Reading Time: 9 minutes
I was wondering what the deal was as I walked along the pathway where the other swimmers were waiting for the triathlon to start.
It seemed that absolutely everyone except me was wearing a wetsuit. I wasn’t really sure why as the weather was great and I didn’t think you’d need it.
As I walked down the pathway I also noticed all the other triathletes looking at me.
Given I was the only person without a wetsuit alongside being the only brown person lined up that wasn’t really a surprise. I’d definitely be easy to spot in the crowd – the same problem I’d had during military training that you hardly blend in when you’re brown.
I had a blue cap on which denoted my age group; 18-50.
There were 2 more sets of the caps that I could see. The 50+ group in pink, and the women who were in yellow.
The start times were staggered with the men in my class starting first, then the ladies and then the 50+ group – this way it would allow us younger folk to get in front first.
There was some chitter-chatter going on with 1 or 2 people hearing that I was English saying ‘wow you must be an excellent swimmer man!”
I didn’t really understand the compliments, but I politely thanked them and said ‘no, not really’.
But that type of response seems to be common in the sporting community, to underplay your ability.
Of course, as we would discover if anything I was overplaying it.
As the world in Lausanne and I would discover, I was in fact absolutely sh*t.
The funniest part of this all was me not knowing that.
I’d never worked with a swimming coach, or swum as part of a club; so I had no real sense of reference as to my ability.
I was about to get that reference.
The horn cannoned across the water as I hung off the side of the walkway like the side of a swimming pool lane and pushed off into the water.
I’d never swum in an open water race before; all the training I’d done up until now had been in a swimming pool.
What I immediately noticed when I was lining up with the other triathletes was – ‘I hope I can remember the direction’.
Open-water swimming is nothing like a pool. This wasn’t Barbados; it was a somewhat grimy lake in Lausanne.
The water was dark and deep. But off I shot; head down into the water amongst the cacophony of splashes alongside me as all the other swimmers should out alongside me.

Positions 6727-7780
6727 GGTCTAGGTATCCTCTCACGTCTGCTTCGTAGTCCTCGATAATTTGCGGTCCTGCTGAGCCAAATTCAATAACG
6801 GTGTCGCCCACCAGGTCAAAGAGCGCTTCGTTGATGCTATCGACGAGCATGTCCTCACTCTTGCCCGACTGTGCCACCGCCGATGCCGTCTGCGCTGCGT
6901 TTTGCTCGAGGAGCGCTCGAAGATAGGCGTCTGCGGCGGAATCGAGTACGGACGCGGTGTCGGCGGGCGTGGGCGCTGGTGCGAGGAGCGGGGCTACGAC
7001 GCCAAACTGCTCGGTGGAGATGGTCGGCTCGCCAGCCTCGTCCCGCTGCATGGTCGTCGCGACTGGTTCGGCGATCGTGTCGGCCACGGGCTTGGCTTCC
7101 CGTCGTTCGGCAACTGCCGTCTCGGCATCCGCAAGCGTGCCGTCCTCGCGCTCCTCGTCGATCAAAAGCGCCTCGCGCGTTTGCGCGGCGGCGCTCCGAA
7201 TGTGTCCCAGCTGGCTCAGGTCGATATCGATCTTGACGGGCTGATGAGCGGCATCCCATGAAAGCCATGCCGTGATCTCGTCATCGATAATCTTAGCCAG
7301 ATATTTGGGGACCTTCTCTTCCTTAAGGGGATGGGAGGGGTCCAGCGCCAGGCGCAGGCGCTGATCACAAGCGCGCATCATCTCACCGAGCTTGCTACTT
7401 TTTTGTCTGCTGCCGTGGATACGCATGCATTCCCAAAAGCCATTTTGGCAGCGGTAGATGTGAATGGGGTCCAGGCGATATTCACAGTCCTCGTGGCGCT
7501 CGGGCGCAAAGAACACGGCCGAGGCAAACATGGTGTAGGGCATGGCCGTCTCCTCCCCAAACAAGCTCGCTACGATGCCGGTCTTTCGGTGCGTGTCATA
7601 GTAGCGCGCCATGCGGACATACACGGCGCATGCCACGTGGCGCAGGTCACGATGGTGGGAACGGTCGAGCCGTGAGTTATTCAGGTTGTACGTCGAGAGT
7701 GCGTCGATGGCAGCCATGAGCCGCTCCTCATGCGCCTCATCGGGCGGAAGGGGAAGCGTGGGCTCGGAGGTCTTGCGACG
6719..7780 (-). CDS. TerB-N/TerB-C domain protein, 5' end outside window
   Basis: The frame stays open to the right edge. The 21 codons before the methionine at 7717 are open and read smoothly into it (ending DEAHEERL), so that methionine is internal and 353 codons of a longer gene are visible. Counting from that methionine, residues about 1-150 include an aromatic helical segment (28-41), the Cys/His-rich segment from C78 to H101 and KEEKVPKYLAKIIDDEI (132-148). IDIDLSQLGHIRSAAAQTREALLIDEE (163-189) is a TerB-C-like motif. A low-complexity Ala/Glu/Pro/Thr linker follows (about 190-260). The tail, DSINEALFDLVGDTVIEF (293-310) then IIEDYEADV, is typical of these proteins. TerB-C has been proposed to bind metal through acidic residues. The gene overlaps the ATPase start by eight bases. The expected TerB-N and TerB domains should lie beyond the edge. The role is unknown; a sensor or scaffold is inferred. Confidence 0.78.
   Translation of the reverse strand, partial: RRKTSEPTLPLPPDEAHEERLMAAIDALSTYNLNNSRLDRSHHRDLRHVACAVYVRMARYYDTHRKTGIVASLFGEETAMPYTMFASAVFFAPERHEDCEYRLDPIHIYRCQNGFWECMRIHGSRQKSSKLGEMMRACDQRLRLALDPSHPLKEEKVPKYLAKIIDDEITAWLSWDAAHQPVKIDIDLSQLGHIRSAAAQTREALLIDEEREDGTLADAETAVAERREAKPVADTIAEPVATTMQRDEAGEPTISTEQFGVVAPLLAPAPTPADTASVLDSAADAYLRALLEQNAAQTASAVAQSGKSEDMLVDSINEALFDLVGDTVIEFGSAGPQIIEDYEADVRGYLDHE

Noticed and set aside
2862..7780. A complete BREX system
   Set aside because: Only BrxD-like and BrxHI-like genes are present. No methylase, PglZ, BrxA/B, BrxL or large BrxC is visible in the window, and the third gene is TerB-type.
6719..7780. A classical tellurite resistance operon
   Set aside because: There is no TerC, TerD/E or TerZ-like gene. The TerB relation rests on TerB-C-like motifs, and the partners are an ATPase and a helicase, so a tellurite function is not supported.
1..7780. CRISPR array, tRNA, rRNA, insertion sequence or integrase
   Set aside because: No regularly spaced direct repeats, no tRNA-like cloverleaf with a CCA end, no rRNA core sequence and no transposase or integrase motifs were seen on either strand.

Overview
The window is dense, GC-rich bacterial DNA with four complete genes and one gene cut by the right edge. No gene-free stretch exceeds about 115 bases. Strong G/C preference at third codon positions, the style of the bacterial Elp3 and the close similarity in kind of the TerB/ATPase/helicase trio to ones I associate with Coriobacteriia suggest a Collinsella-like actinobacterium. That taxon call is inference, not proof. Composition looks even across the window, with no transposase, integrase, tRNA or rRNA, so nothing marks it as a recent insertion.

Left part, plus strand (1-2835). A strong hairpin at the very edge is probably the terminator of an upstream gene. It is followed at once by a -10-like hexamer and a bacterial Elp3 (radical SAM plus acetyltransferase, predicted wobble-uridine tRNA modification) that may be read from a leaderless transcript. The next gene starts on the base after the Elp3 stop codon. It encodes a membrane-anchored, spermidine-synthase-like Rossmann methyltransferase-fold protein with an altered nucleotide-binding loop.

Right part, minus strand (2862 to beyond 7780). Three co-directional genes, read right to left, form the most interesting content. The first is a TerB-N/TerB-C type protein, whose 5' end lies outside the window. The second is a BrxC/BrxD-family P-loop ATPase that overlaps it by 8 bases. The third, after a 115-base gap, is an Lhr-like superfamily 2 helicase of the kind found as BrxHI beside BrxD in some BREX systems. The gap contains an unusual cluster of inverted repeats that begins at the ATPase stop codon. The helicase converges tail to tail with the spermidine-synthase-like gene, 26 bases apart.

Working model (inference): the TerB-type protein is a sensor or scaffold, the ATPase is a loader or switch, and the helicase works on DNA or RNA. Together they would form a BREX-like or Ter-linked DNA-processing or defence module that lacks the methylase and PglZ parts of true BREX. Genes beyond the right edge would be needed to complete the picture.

You had to look up and forward to figure out where you are going in line with the buoys.
There are no lanes out in open water, no guides, just you, the other swimmers and some buoys to tell you which way to swim and where to turn.
With my goggles on and cap over my ears, I felt like a fish in a goldfish bowl as the fluttering feet, arms, elbows and other swimmers all roared out ahead of me.
Within the first two to three minutes of the swim, the best swimmers had already shot out ahead. Within four to five minutes the general shape of the pack began to be determined.
I was with a group at the back and was valiantly keeping an even pace of front crawl as I moved forward.
As the pack thinned and I could no longer see someone immediately ahead of me – what with the small waves of the lake and dark water limiting visibility; I’d need to stop every so often to check I was headed in the right direction.
I’d often find I was swimming in a direction that took me outside the path given to us by the buoys and I’d need to correct myself.
Wtf was that?!
Ah; then I remembered.
As I’d had a blue cap on and I was at the back of the blues with several other swimmers chugging away; I began to see yellow caps swim past me.
The fastest ladies were off.
At this point, I did feel somewhat embarrassed as they were in a different class from me and started five minutes after us yet had caught up with me fast.
The upside of this was that I had reacquired some easy navigation – the other swimmers.
Within ten minutes I was about to start seeing history repeat itself as again all the female swimmers in the yellow caps had pretty much swum past me.
Intermittently when I got a little tired I’d switch to breaststroke for a couple of strokes before I returned to front crawl.
This time it was the pink caps – those who were 50+ and setting out some 10-12 minutes after I had set out,
We were maybe 30-45 minutes into the race by the time I also, with my blue and yellow stragglers began to see the fastest of the pink caps.
15 minutes later, I was neck and neck with the slowest of the pink caps.
I felt like a turd aimlessly floating through the water.
Like a sea cucumber who upon inspection just shat themselves as sea cucumbers so often do.
Now I was neck and neck with what looked like a very large lady upon whom you could stick a sail and glide if you wished; alongside a man who looked older than Switzerland himself.
Alongside me, Mowgli the jungle boy out there trying to swim.
After 15 minutes of going neck and neck with these two as I moved into the 80-90 minute mark, they finally trundled past me and the race I was racing in the water was against me, myself and I.
I immediately switched to a more casual breaststroke and determined that it was going to be last; I’d be a convincing last – although I suspect that decision was made all by itself.
It turned out that it would take me 1 hour 45 mins to complete the whole swim and come in the resounding second to last as it turned out when I looked around me.
It seemed I’d missed another dying man who was struggling in the water not far behind me.
Then it came…
As I came out of the water after so long in the lake and started running through the swim finish into transition my legs felt like jelly – I was not used to standing up.